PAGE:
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Double glory as Kitajima repeats feat

by Ed Odeven

BEIJING — Fifteen minutes after repeating as a double gold medalist at the Water Cube on Thursday morning, these were the final words of breaststroke specialist Kosuke Kitajima: “Ashita oyasumi.”

In other words, he’ll have Friday off to rest.

The son of a Tokyo butcher, Kitajima slaughtered the competition on Thursday morning. He held the lead at the 50-meter mark with the fastest split of any competitor in the race (29.04 seconds) and zoomed through the water with magnificent efficiency and the methodicalness of a high-powered machine.

It was a beautiful sight to behold, watching Kitajima collect his second gold of the week. He finished the 200-meter breaststroke with an Olympic record time of 2 minutes, 7.64 seconds, just 13 hundredths of a second behind his world mark, which was set on June 8 in Tokyo.

Kitajima won the race by more than a second, a swimming version of a political landslide victory. At the midway point, he was 0.14 seconds under the world record time.

“I’m so relieved,” a jubilant Kitajima told reporters. “I’m glad that I won this race. I was going to improve my time a bit more but I guess that to win this race is more important than to set a good time.”

Australia’s Brenton Rickard picked up the silver in 2:08.88 and France’s Hugues Duboscq found a bronze medal on his neck after a 2:08.94 effort.

“I can’t swim faster than Kosuke,” Duboscq said, “but it could’ve been possible to get a better result.”

Kitajima became the first swimmer to sweep the two breaststroke events at consecutive Olympics.

The 10:03 a.m. start time in Beijing worked out just fine for Kitajima.

“I was so calm that I think I could have seen each face in this venue,” he said.

Kitajima used a little reverse psychology when explaining his mind-set leading up to the Beijing Games.

“I was not thinking about winning two gold medals at two consecutive Olympic Games,” he said. “That was not my goal. I was focusing on these Olympic Games. What I wanted to do is show my best performance here in Beijing. If I can do this, that will come later.”

Not surprisingly, his outlook was altered after Monday’s golden performance.

“Winning the 100 meters was a big factor for today,” he said. “I felt different after that. If I didn’t win that race, I would have been anxious.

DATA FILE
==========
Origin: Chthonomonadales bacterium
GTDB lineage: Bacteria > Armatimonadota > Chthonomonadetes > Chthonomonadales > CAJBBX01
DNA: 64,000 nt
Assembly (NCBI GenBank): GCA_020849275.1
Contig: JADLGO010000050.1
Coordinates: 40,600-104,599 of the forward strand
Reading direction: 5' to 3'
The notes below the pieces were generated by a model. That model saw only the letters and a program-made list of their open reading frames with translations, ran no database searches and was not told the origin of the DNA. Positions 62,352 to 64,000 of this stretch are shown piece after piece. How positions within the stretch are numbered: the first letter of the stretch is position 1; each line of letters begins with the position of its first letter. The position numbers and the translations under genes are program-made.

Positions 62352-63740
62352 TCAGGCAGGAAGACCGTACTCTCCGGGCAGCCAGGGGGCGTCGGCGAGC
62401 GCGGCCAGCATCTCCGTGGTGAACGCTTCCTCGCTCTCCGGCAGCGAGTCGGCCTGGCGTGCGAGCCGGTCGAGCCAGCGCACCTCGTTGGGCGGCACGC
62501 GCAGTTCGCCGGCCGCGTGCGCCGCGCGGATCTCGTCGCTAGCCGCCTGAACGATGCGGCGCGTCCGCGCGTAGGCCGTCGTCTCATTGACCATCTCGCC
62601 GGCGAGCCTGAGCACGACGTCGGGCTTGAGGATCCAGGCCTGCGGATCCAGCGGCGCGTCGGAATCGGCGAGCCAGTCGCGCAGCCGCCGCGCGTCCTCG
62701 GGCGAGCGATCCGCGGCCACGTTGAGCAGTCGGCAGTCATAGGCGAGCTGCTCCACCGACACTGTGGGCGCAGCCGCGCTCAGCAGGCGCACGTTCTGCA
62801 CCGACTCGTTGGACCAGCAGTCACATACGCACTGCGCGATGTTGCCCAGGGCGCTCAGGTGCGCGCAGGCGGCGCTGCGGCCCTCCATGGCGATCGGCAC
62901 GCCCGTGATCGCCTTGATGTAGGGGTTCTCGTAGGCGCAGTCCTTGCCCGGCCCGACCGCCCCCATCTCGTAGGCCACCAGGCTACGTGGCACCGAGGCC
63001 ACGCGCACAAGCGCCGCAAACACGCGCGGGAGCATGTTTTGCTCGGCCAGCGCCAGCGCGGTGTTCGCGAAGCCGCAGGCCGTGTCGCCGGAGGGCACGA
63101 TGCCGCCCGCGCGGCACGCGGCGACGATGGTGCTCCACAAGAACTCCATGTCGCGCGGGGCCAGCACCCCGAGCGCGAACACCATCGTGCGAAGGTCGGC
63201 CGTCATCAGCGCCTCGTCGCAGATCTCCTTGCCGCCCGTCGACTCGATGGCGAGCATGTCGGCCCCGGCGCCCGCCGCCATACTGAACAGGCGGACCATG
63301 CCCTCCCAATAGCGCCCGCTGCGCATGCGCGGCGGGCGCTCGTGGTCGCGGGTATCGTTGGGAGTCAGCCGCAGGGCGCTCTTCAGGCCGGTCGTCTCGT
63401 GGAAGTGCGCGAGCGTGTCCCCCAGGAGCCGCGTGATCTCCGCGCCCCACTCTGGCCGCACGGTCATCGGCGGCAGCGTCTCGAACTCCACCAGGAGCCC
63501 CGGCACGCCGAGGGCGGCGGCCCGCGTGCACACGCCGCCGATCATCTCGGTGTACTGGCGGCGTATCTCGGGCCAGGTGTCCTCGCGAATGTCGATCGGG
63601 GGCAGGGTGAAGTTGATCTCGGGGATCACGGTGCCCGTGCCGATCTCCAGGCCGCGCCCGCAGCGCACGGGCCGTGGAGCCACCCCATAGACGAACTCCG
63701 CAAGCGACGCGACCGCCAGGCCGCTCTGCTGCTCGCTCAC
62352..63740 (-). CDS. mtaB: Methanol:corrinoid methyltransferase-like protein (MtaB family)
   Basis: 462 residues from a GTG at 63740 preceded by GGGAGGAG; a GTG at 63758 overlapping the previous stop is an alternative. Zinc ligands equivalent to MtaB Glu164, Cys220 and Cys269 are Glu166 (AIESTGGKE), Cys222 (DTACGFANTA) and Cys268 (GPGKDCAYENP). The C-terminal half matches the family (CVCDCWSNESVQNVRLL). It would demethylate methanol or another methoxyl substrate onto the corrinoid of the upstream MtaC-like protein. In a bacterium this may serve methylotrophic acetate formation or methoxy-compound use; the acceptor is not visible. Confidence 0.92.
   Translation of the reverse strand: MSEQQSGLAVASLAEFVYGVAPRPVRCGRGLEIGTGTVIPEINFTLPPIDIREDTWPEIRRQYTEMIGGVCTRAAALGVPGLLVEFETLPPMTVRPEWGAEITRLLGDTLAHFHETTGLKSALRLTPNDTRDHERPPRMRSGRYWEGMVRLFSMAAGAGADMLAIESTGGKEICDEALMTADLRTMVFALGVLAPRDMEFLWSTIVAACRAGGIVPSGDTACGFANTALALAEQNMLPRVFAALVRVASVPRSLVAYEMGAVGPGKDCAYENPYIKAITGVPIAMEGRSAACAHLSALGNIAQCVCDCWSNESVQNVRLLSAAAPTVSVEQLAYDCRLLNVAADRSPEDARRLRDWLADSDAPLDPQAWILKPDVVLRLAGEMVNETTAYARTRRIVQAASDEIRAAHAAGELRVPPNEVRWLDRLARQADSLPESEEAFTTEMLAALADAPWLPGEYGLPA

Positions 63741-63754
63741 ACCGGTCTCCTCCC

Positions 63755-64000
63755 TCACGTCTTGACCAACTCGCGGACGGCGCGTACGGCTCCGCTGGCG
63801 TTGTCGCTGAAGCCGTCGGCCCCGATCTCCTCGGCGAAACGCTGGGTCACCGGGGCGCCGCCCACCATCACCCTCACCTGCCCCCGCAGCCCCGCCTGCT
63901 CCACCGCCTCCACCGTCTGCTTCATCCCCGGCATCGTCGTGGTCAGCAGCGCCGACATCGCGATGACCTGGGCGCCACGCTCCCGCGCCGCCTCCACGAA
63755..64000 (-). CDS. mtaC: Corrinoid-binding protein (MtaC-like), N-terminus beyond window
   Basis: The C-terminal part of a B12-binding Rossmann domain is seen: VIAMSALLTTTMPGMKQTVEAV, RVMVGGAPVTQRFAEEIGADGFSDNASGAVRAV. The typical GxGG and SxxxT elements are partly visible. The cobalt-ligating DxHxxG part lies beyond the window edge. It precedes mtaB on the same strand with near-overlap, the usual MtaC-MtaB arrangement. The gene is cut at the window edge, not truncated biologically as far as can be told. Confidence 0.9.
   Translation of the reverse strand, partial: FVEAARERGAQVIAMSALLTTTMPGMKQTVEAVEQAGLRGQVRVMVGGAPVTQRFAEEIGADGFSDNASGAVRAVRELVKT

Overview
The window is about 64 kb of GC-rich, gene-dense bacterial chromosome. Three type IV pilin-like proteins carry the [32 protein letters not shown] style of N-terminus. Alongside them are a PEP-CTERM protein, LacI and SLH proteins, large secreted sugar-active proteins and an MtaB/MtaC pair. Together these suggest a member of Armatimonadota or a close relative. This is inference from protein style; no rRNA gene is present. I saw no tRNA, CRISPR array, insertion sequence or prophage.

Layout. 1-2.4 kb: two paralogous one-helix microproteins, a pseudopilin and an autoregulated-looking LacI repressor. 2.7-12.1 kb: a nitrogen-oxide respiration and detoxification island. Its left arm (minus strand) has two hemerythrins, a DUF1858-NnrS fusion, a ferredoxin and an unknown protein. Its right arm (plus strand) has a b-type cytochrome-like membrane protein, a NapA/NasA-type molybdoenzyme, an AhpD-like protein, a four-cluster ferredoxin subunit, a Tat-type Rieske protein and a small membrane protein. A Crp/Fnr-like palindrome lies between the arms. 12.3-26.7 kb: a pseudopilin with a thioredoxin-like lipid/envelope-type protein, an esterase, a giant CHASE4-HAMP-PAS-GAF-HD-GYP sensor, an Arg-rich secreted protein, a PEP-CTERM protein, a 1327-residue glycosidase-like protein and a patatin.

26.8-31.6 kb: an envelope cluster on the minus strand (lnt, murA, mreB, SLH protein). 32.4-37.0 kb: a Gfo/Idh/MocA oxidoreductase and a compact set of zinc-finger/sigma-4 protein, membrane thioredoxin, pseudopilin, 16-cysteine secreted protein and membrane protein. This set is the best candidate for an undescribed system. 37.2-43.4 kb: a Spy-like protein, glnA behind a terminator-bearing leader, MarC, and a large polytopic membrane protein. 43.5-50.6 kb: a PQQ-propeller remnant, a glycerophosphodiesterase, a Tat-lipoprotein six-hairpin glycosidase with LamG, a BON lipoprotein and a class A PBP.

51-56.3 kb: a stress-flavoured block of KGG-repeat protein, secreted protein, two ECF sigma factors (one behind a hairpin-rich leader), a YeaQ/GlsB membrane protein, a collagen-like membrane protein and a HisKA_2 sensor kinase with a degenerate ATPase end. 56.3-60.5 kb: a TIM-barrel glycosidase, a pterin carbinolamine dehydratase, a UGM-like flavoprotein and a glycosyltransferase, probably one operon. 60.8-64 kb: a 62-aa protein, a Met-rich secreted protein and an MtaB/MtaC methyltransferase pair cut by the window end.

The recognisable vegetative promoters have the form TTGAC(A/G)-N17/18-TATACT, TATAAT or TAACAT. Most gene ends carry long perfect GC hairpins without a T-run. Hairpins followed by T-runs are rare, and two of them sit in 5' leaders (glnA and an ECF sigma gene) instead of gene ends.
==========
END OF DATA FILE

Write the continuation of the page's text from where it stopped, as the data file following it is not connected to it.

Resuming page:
“The medal I got in the 100 meters made me more at ease.”

Kitajima and Japan compete in the 4×100 medley relay preliminaries on Friday night.

The most decorated Olympic gold medalist of all time, Michael Phelps, meanwhile, returned to the spotlight at 11:10 a.m. He won his 200 individual medley heat in 1:57.70, while U.S. teammate Ryan Lochte clocked a 1:57.69 to win the second heat.

Ken Takakuwa set an Asian record of 1:58.49 in the first heat, placed third and nabbed the fifth seed for the final.

“I think medals mean more than times,” said Phelps, with 11 gold medals in his collection and a desire for three more in Beijing, or one more than U.S. swimmer Mark Spitz had in 1972 when he became the record-holder for most individual golds in one Olympics with seven.

“That’s what I’m going to be focusing on over the next three days,” Phelps said.

“It’s elevating the team,” said U.S. star Aaron Piersol, the 100 backstroke gold medalist. “However, we’ve all got our own goals. No one is racing for second.

“We absolutely respect and admire Michael’s dreams. The feeling in our team is that we all race to win.”

In the women’s 200-meter butterfly final, China’s Liu Zige secured the gold with a world record time of 2:04.18, while teammate Jiao Liuyang picked up the silver in 2:04.72. Australian Jessica Schipper’s 2:06.26 was good enough for bronze.

Yuko Nakanishi placed fifth in 2:07.32. Nakanishi, the bronze medalist in Athens, was never in serious contention for a medal this time. She was fifth after 50 meters.